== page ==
While we can’t conclude that every injury these figures cover could have been prevented with improved ergonomics, evidence continually shows that improved ergonomics would certainly cut down on these fees that either you as an employee, or you as an employer, may face. That is why it’s so important to pay extra in the short-term, so long-term you can save money.
What are the kind of issues that can be caused by lacking ergonomics, though?
The physical cost of poor ergonomics
The most common injuries caused by this issue are often of a nerve or muscular nature. Below, you can find further information on some of the most highly reported issues people have.
The severity of tendinitis can vary greatly, but at its worst, it can be very painful and take months to recover from. As you may have gathered from the name, it is the irritation of a tendon, and is more common for adults over the age of 40. While it can be caused by a random and sudden injury, it tends to be the result of repetitive movement over time. As office jobs often require repetitive actions, these are particularly common in workplaces.
Carpal Tunnel Syndrome
When the median nerve gets compressed and eventually trapped at the wrist, then numbness can start to be felt and Carpal Tunnel Syndrome (CTS) can incur. The numbness eventually turns into a pain, which travels up and down the arm over time if left untreated.
One common theme across these three injuries is that in almost every case, quality training and equipment would have reduced the negative effects - or likely just prevented the injuries from ever occurring. Once these issues are present, however, it can make even simple tasks much more difficult to complete, or even impossible in some cases. That’s why it’s important to cut it out before it ever becomes an issue.
Also known as ‘tennis elbow’, this may start as just an ache, but if untreated can develop into intense pain. Similar to tendonitis, this is also caused by extensive and repetitive extensions of the wrist and forearm. For this reason, it’s particularly common with people that use a computer mouse often.
Five easy tips for improved ergonomics
The tips below are aimed specifically at office workers that are frequently at their computers, as 81% of all office staff spend between four and nine hours a day sitting at their desk (source).
✔️ Make sure that the mouse and keyboard are close enough to you that you don’t need to stretch to reach them. If there are items that you frequently need, like a phone or a pencil, then make sure that these are also within easy reach and you’re not stretching every other minute for items in hard-to-reach places.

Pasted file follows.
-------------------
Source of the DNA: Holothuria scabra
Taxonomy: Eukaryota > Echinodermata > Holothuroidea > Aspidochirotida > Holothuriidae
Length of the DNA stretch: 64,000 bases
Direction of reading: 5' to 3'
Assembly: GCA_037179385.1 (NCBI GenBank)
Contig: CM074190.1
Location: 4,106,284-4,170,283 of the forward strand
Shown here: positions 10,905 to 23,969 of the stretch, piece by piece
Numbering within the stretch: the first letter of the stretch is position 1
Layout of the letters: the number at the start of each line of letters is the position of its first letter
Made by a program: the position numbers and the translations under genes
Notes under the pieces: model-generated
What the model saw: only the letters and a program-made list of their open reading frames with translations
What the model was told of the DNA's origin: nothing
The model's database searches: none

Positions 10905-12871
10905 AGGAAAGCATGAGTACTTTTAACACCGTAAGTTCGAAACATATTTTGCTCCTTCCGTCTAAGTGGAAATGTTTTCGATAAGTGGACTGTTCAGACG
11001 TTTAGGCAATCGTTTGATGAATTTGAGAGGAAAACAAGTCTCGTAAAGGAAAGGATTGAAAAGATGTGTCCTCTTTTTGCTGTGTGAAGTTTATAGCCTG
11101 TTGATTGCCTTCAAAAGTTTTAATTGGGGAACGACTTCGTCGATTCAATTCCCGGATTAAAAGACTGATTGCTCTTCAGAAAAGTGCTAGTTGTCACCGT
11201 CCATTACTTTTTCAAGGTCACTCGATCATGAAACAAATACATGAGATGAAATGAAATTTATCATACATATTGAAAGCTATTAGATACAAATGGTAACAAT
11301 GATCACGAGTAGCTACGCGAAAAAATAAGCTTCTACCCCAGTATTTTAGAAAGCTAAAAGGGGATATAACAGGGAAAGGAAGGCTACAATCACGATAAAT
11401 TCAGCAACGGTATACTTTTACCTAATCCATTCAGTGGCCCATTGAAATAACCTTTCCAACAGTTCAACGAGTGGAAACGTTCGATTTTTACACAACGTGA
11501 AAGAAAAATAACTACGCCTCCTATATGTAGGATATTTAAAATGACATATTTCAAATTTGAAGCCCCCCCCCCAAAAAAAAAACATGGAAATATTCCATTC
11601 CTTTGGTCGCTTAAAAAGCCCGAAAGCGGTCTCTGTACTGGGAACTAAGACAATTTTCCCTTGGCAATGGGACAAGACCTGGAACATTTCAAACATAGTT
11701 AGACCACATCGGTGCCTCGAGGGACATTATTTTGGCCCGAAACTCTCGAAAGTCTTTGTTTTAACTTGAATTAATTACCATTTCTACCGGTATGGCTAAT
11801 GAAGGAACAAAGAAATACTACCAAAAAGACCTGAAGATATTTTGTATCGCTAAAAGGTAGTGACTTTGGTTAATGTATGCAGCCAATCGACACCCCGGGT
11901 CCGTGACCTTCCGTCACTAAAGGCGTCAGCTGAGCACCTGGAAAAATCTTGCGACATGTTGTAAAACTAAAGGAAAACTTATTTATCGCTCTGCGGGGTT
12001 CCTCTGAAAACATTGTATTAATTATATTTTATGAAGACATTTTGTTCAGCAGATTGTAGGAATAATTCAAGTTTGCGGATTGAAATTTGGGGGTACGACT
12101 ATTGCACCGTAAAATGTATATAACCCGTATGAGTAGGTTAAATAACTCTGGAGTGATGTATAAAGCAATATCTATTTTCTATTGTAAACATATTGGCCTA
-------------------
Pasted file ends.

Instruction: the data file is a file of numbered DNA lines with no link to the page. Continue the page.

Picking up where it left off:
✔️ Move as close to your desk as possible to minimise leaning, which can put unnecessary pressure on the vertebrae in your back. Your head should rest directly above the neck, so the weight is distributed properly and you’re not craning.
✔️ On the topic of neck posture, if you’re often speaking on the phone then make sure that you get a headset that gives you full head movement. Lodging a phone between your neck and shoulder is a recipe for pulls and aches.
✔️ Make sure that your monitors are directly in front of your line of sight. If you have multiple screens, try your best to keep the screen that gets your most attention as central as possible. This is because keeping your neck at an angle for prolonged periods can quickly create discomfort, and can slowly cause actual injury.✔️ Your feet should always be rested firmly and flatly on the ground; tucking them behind you or leaving them dangling doesn’t provide the support or circulation your feet need. For people with shorter legs, either get a chair that is lower to the ground or - potentially the more cost-effective option - simply get a footrest.
With ergonomics, there are few quick and easy wins. Getting an ergonomic mouse won’t instantly heal Carpal Tunnel Syndrome, while sitting with your feet planted properly for just ten minutes of the day isn’t going to be enough either. Fortunately, the pay off can be excellent.
For the employee, you will spend less time in discomfort and the time you do spend working will be much more efficient; potentially no longer limited by aching muscles or twisted discs. For employers, the staff will be in the office more often to complete work, and there should ultimately be far less work-based injuries to pay out over.
Like we said, these aren’t all short-term wins, but a truly great business will appreciate that it’s in the long term that real value and success is found.